However, Gutiérrez never got back to the Majors with the Cubs, who sent him to the Red Sox the following month. His final Major League game was with the Red Sox on Oct. 3, 2004, the final game of the 2004 regular season; he didn’t play in the 2004 postseason. Gutiérrez was subsequently signed and released by a few other teams, including the White Sox in 2005.

Gutiérrez holds the distinction of being the first Cubs player to hit a regular season grand slam against the White Sox (July 12, 2001). In his two seasons with the Cubs, he tied for the Major League lead in sacrifice bunts both years (16 in 2000, 17 in 2001) which was odd since he had a grand total of 18 sacrifice bunts in his 847 career games NOT in a Cubs uniform. He also had uncharacteristic power with the Cubs:  21 home runs for Chicago in 272 games, 17 home runs with everyone else (847 games).

What Cubs fans probably remember most is what Gutiérrez did against them. On May 6, 1998 he had the lone hit (many dispute it should have been ruled an error) for the Astros off Kerry Wood in Wood’s 20-strikeout masterpiece at Wrigley Field (Gutiérrez was responsible for two of the strikeouts). 

Later that season, on June 26, the number 20 and Gutiérrez were again connected when he had a 20-pitch battle against Bartolo Colón, which ended in a strikeout. It remained the last plate appearance in the Majors of at least 20 pitches until Brandon Belt flew out on the 21st pitch of an at-bat against the Angels' Jaime Barria on April 22, 2018.

Gutiérrez’s nephew, James Jones, played 14 seasons in the NBA for the Pacers, Suns, Trail Blazers, Heat and Cavaliers.

2019 encore for Jesse Chavez?


2019 encore for Jesse Chavez?

On July 15, Brandon Morrow recorded his 22nd save of the season with a scoreless inning in San Diego. It wound up being the last time he pitched in a game for the Cubs in 2018. 

Four days later, during the All-Star break, the Cubs made a move to bolster their bullpen, acquiring Jesse Chavez from the Rangers in exchange for minor league hurler Tyler Thomas. It wasn’t even the biggest trade they’d make with the Rangers that month – a little over a week later they dealt for Cole Hamels.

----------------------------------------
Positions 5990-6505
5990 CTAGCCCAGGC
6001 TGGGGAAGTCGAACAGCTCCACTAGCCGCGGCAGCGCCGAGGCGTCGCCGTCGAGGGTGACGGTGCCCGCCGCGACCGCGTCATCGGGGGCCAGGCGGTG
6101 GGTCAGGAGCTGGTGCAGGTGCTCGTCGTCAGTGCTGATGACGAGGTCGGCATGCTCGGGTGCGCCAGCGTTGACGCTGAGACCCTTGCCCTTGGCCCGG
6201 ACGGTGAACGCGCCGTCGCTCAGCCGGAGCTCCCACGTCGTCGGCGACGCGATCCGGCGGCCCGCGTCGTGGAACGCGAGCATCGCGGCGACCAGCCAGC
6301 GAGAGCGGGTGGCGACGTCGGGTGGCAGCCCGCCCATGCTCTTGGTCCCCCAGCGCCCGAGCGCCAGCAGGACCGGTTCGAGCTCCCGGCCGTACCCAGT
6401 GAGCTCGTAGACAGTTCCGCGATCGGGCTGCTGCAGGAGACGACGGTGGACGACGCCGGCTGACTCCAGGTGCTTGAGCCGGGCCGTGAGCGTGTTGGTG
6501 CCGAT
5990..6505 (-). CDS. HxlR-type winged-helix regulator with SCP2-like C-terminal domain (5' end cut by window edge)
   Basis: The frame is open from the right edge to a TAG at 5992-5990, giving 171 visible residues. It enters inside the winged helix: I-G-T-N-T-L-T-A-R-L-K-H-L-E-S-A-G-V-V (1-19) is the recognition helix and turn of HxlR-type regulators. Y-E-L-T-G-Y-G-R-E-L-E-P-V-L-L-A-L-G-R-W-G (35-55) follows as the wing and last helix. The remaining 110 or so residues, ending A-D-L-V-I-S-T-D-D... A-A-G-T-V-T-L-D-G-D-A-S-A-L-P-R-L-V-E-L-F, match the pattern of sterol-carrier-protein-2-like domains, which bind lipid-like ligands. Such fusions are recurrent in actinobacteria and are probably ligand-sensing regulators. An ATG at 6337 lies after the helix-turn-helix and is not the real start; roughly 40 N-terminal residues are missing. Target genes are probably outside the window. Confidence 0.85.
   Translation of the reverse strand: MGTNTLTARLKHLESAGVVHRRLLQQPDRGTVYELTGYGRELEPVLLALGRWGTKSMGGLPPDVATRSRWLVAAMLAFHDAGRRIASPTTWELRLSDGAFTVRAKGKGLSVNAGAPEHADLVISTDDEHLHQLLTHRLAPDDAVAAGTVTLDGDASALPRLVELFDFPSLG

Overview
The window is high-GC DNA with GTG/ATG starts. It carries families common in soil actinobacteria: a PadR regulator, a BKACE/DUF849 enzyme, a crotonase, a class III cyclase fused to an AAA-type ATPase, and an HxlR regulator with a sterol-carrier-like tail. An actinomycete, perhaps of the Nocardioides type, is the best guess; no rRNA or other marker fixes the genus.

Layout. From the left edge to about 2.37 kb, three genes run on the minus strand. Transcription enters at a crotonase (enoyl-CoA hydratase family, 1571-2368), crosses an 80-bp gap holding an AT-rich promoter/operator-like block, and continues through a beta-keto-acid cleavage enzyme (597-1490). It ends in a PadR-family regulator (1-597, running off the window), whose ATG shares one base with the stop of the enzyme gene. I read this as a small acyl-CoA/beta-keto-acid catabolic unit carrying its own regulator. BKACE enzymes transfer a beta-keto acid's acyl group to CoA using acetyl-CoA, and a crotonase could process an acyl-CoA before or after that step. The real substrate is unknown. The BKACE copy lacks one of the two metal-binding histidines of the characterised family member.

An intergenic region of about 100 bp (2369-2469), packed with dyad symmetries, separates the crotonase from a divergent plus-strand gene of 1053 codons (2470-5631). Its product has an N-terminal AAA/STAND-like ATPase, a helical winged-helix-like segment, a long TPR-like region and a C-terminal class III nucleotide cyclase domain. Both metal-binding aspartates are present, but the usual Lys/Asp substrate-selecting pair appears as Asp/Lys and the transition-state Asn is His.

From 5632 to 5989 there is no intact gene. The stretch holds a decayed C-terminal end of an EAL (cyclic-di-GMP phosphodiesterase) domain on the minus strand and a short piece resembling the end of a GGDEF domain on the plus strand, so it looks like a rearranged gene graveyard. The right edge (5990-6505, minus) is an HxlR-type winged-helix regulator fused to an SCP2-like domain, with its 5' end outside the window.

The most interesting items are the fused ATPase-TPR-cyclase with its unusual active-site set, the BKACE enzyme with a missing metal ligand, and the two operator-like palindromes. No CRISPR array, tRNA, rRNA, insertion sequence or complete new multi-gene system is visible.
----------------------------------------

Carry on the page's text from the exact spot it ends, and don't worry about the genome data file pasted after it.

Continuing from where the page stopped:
Despite pitching nearly half the innings, Chavez was almost as valuable as Hamels.

2018 with Cubs IP fWAR
Jesse Chavez 39.0 1.1
Cole Hamels 76.1 1.5

Chavez made his Cubs debut on July 21; from July 21 through the end of the season, 187 pitchers tossed at least 30 innings. 185 of them had a higher ERA than Chavez, while 184 of them allowed more baserunners per 9 innings.

Best ERA, July 21-end of season

(minimum 30 innings) IP ERA
Blake Treinen 32.1 0.56
Jesse Chavez 39.0 1.15
Blake Snell 61.2 1.17
Trevor Bauer 35.0 1.29
Trevor Williams 71.2 1.38
Robert Stock 36.0 1.50

Fewest baserunners per 9 innings, July 32-end of season

(minimum 30 innings) IP BR/9 IP
Blake Treinen 32.1 5.85
Blake Snell 61.2 7.15
Jesse Chavez 39.0 7.15
Jacob deGrom 93.2 7.49
Scott Oberg 30.2 7.63
Josh Hader 33.1 7.83

But how did Chavez transform into one of Joe Maddon’s best bullpen arms down the stretch?  According to Chavez, his own transformation started on Mother’s Day.

Chavez entered a game in Houston with a 5.48 ERA in a dozen appearances, but pitched three innings with no hits, no walks and four strikeouts. From that point through the end of the season, he posted a 1.70 ERA and 0.892 WHIP. 

Chavez points to a change in arm slot which resulted in better consistency and a slight jump in velocity. A glance at his release point charts show that consistency, and he added roughly one mile an hour to his fastball.

"It's kept me more consistent in the zone," Chavez said. "Things have been sharper, velocity has been a lot sharper. I was huffing and puffing trying to get a 92 (mph fastball) out there and it wasn't coming.

"Next thing you know, I dropped it and it's right there, and I'm like, 'something's wrong here.' But I just took it and ran with it."

Jesse Chavez 2018 four-seam fastball velocity

  Average Max
Prior to May 13 92.6 mph 94.6 mph
May 13 on 93.6 mph 95.7 mph

Can Chavez be valuable in 2019?  The 35-year old reliever posted the best ERA (2.55), WHIP (1.059) and walk rate (4.5% - nearly two percent better than his previous best) in 2018, and he continued to get better as the season went on. 

He’s a former starter who can pitch multiple innings if needed, and that’s a valuable thing - especially for a manager like Joe Maddon, who uses his pitchers in a variety of ways. It’s unlikely he’ll have a second consecutive career year.

But he’ll likely be well worth the price tag; he only made $1 million in 2018, and even with a slight raise he should be very affordable. There’s definitely room in Maddon’s bullpen for a pitcher like Chavez.